Do you remember Ship of Theseus? The thought experiment about if a ship which has been fully rebuilt bit by bit is it still the same thing?
Japan appears consistent in saying, yes, rebuilding or swapping out components keeps the identity. You see this attitude in "Japan's oldest temple, burned to the ground and rebuilt every 20 years". In the west we might argue that burning a building and rebuilding, would count as a new building.
Similar in Japan's family business the lineage can be preserved by adopting a adult man capable of continuing the business. It needs not be common, but it does serve to ensure family businesses will not end due to a failed marriage or lack of kids. In the west this would just come across as giving your business away to another person, yet in Japan it is considered a valid continuation of the family.
I do not think this is the single biggest reason Japan has such old businesses, but I think it is a key tool which has preserved many.
One of my favorite YouTube channels, Sampson Boat Co, is doing just that: a young shipwright is rebuilding the classic sailing yacht Tally Ho piece by piece, in a modest workshop by the sea up in Oregon. It will be all new by the time he’s done, minus some hardware, but he has never lost continuity with the original hull.
This is just how wooden boats are, whether you do it bit by bit, or as a big project, eventually you replace just about all of it every 100 years or so.
Thank you for this. Occasionally you find gems like this on YouTube. One of my favourite channels is Nik Rijavec's, who is building a house from scratch (so not a rebuild). There is something really pure and real about the way he makes his video, and is not only about the woodworking: https://www.youtube.com/channel/UCMjAl_0yeKwUAQ2A3tQFcnA
Reminds me of a story from a morning radio show. Guy calls in to say how he "legally" stole a car. Steals expensive car, strips it, abandons frame. Frame is collected and put up for auction. Thief buys bare frame and puts all the stripped parts back on.
As someone who used to work around the kind of people and organizations who own vintage (like 1960s on down) wooden boats I assure you almost nobody except the museum nonprofits that own restored/replica tall ships cares in the slightest about having proper government papers to accompany your new keel. It's often actively avoided in practice.
A lot of times the chain of custody and the history is what makes a boat valuable or interesting and government recognition of the new boat is the difference between the original and the replica in a lot of people's eyes because without that recognition there is one boat and with it there is two, a real one and a replica. Sometimes people just work done right and if the hassle of creating a "new" vessel in the eyes of the government can be reasonable avoided it will be (but this is rare reason, most of these people would rather buy a different boat, nobody does that kind of work on a boat that isn't historically interesting or of sentimental value).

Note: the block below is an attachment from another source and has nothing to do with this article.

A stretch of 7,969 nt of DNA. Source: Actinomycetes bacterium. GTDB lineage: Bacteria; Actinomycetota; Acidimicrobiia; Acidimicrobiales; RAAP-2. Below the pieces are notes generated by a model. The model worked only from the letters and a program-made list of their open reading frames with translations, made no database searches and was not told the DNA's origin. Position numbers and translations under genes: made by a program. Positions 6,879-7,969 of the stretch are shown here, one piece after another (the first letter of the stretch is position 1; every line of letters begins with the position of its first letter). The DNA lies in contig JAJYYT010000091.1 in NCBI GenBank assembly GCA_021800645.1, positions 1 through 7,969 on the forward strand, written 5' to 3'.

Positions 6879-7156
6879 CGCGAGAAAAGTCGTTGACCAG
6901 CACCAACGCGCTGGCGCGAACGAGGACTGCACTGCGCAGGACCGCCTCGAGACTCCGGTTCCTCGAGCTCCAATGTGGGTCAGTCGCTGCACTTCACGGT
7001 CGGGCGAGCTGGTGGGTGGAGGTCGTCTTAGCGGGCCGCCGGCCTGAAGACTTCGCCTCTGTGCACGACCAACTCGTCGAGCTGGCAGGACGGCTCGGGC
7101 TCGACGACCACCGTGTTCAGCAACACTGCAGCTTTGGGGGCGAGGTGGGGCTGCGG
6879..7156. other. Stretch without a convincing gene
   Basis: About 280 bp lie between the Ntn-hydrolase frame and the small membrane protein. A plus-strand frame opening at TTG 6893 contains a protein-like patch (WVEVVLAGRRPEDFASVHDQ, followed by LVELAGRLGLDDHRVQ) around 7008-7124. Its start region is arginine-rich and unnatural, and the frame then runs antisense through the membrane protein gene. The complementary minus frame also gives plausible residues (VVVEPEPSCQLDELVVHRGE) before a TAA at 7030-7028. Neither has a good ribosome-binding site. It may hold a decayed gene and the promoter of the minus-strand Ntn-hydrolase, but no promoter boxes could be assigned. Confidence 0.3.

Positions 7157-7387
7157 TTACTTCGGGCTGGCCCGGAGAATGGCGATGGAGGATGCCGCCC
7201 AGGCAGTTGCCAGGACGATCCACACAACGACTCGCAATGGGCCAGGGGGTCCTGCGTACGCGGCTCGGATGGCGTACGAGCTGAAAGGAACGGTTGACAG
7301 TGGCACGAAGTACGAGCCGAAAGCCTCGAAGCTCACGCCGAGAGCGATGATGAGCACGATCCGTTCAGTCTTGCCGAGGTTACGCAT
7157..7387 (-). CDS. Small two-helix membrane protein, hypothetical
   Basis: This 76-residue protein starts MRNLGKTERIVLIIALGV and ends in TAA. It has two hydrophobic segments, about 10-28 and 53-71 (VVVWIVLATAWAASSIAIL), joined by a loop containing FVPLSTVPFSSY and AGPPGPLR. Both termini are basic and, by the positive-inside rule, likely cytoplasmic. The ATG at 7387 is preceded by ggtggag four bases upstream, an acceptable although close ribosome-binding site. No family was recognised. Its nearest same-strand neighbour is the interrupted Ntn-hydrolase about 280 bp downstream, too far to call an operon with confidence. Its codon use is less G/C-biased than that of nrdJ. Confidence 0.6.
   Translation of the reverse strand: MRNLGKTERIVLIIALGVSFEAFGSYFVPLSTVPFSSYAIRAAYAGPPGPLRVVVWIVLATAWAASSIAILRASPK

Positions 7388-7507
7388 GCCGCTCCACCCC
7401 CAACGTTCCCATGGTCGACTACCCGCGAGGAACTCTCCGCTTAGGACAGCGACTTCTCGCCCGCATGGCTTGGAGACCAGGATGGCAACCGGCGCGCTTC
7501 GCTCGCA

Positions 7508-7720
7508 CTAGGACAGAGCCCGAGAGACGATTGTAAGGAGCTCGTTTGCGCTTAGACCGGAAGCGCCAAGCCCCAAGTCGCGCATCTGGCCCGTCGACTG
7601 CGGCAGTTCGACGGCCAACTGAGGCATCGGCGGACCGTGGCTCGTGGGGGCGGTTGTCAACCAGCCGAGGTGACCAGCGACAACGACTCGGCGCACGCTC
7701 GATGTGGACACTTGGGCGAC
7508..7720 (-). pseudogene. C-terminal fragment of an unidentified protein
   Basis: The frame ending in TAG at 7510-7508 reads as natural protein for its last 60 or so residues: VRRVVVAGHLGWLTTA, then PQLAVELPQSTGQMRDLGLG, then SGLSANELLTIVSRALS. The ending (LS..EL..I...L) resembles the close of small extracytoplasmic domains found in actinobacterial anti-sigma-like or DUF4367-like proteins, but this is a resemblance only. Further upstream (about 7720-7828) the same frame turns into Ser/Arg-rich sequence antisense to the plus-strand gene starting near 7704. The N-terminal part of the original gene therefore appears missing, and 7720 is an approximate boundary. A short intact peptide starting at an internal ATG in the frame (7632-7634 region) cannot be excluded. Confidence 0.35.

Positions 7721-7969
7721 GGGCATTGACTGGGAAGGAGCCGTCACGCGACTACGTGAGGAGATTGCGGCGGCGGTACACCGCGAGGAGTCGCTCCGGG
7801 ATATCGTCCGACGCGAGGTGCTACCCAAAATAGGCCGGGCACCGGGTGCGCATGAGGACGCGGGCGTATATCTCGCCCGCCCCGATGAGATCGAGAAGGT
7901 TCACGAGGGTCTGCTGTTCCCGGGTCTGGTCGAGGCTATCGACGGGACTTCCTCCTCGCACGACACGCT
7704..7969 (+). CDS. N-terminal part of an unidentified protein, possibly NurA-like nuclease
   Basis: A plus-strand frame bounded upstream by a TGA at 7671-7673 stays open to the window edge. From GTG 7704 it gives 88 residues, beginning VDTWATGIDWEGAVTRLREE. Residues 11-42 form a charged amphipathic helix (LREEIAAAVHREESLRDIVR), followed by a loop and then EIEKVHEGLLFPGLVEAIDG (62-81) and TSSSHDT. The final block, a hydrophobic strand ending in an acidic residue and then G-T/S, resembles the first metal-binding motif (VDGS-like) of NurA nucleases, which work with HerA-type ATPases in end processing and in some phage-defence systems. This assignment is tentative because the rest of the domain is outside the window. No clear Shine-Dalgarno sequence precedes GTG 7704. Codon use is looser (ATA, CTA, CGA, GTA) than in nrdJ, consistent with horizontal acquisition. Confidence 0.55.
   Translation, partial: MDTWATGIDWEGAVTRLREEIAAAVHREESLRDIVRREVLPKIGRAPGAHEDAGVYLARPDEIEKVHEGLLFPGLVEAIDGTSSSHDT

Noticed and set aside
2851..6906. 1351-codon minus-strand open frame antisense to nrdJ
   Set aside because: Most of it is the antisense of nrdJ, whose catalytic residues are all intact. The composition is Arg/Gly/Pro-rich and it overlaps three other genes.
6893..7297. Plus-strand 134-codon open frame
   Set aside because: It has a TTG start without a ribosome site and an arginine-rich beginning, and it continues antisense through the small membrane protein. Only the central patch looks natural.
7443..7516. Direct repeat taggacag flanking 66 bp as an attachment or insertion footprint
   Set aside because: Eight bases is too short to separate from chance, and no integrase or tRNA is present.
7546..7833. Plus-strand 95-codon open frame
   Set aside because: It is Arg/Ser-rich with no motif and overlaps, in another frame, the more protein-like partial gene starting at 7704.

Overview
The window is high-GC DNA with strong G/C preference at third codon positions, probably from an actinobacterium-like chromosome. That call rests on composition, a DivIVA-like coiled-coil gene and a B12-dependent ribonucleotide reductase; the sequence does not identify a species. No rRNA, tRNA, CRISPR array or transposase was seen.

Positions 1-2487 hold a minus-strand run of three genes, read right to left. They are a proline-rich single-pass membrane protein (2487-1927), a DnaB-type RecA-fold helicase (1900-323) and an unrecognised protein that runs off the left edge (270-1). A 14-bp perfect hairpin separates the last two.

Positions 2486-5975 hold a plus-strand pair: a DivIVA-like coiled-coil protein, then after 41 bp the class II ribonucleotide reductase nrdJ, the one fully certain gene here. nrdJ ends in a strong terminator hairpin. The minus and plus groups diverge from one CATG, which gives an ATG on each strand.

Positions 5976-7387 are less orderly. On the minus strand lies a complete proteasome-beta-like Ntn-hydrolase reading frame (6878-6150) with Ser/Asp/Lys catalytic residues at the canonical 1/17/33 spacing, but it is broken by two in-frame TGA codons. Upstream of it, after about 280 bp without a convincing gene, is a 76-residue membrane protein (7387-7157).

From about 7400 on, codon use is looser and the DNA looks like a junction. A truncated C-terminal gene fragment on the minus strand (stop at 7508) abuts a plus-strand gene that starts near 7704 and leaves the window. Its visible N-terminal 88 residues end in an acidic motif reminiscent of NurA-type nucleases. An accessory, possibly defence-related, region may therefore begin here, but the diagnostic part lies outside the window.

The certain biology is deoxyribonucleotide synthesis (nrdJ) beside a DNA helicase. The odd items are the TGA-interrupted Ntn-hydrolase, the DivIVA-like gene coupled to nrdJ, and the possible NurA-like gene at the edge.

It's common (as common as something can be in a niche part of a wealthy people's hobby) to have a boat in crap shape and park it in a shop, deconstruct it enough to take critical measurements and then rebuild it in the adjacent bay starting from the keel using all new material and then reinstall all the original fittings, hardware, etc, etc, off the original boat.
So yeah, you're "supposed" to re-title the boat with a new title in the same way that you're "supposed" to drive 55mph on a four lane interstate highway. In my observation the fraction of people who do what they're "supposed" to is about similar and those people tend to be motivated by special circumstances.
I assume commercial vessels follow the letter of the law but you don't exactly see a lot of commercial vessels getting keel repairs short of scrapping the vessel (or selling it overseas) and buying a new one.
Hehe, a bit like fusion then. Well, here's to hoping that he gets it completed in his lifetime and that he gets to take her out on the maiden voyage and that all works out well. It is an incredible undertaking, I just watched some of his joinery videos, him doing stuff 'without getting too fancy about it' is workmanship level that I can only aspire to and know that I'll never reach it.
I think he's probably pretty close to the actual two year mark at this point. The bulk of the really big, heavy, structural stuff is done (getting it reframed was a big milestone). Still tons to do, obviously, but an increasingly large percentage of the remaining work is stuff that can be done efficiently by one person.